A charity has called for parents to be more open about talking to pre-teen children about alcohol consumption after research suggested as many as 13 per cent of those aged 10 to 12 have seen pictures of their friends drunk.
The problem has in part been put down to social media, which charity Drinkaware says is contributing to the “normalisation” of images of drunkenness.
Almost four in 10 children aged 10 to 17 said they had seen online pictures of drunk friends, and nearly a fifth of those in that age group said all or most of their friends drink alcohol.
The research, carried out by Ipsos Mori and commissioned by Drinkaware, also indicated that 7 per cent of 10 and 11-year-olds have been encouraged to drink by someone their age or even younger – a figure which rises to 37 per cent for those aged 15 to 17.
The results of the poll of more than 700 people aged 10 to 17 show that it is vital for parents to feel confident discussing alcohol consumption even with young children, the charity said.
Anne Foster, director of marketing and communications at Drinkaware, said: “Children as young as 10 are seeing drunkenness normalised through images - whether this is online, in the media or through their own experiences.
”Undoubtedly, friends are influential in shaping the way young people think about alcohol, but just as influential are parents, who can provide support and advice to help children cope with these pressures.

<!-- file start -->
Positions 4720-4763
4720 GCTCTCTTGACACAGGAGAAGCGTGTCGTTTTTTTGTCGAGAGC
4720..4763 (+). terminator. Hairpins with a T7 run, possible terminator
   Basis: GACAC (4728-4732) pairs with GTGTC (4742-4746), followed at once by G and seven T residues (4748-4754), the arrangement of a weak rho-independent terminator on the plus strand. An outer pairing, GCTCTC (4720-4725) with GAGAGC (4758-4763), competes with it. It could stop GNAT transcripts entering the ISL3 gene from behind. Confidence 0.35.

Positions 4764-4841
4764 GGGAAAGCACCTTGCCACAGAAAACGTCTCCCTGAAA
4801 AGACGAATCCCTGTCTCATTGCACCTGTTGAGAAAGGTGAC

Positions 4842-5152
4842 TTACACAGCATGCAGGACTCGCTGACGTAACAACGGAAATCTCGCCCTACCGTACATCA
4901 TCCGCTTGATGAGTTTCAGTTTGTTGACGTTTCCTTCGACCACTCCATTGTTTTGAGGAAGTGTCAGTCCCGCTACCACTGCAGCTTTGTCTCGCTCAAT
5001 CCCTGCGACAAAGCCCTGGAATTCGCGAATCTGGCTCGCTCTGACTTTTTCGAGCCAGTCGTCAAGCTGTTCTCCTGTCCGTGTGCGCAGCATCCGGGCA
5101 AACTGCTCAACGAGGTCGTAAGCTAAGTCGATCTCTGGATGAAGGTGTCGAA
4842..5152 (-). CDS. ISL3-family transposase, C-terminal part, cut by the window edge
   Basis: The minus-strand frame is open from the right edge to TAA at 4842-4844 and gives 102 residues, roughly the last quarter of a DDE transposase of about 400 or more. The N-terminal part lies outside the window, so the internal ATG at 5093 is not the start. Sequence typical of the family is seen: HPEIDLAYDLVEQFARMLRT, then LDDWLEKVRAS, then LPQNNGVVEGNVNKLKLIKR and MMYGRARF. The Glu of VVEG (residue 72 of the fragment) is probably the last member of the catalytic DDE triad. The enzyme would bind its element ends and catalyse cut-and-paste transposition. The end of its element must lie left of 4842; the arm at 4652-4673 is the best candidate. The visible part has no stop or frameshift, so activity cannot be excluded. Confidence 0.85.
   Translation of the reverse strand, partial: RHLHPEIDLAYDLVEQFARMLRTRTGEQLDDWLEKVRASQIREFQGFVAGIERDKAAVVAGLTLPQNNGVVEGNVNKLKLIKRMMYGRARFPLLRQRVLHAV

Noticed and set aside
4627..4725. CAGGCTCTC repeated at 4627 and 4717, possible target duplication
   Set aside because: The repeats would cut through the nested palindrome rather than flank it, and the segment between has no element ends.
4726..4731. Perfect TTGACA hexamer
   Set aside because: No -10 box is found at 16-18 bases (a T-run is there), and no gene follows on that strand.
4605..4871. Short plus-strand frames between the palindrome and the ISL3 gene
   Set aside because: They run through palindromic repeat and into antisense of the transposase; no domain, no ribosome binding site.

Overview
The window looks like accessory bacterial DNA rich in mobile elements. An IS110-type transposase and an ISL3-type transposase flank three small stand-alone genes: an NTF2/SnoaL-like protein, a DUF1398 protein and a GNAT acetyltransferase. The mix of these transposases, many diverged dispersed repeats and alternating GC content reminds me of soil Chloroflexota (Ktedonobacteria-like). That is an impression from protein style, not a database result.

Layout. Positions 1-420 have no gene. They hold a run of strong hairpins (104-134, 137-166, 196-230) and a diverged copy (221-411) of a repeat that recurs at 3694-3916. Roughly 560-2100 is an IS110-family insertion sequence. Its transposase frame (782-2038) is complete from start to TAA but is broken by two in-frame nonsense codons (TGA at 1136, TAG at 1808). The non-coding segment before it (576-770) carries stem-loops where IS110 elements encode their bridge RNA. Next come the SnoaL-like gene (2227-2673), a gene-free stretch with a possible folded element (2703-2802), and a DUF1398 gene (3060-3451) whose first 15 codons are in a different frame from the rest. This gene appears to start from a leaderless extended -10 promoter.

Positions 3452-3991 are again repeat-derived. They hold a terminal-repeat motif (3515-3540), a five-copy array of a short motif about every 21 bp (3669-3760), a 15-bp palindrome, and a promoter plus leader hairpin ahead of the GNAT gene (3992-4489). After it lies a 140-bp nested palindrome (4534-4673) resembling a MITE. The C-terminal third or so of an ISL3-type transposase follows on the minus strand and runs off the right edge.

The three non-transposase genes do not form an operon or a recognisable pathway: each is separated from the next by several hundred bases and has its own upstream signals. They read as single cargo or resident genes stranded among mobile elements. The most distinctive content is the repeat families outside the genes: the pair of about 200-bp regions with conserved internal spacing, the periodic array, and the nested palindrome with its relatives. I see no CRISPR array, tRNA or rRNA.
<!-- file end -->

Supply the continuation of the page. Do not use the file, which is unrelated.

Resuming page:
“Our research shows that most children will go to their parents first for information and advice about alcohol.
”While that is reassuring for parents to know, it also shows how important it is that parents feel confident and well prepared to have those conversations.“
Eileen Hayes, MBE, patron of Parenting UK, told Channel 4 News: ”Our children might reassure us that they aren't interested in going out to get drunk, but we all know that, faced with a difficult situation, the reality can turn out differently.
“This is especially so for a generation growing up with pictures of their friends getting drunk on social media sites. This is why it's so important that we talk to our children about how to make good decisions about alcohol and avoid doing things when drunk that can come back to haunt them online.
”What might appear funny or clever when drunk can feel silly and embarrassing in the cold light of day.“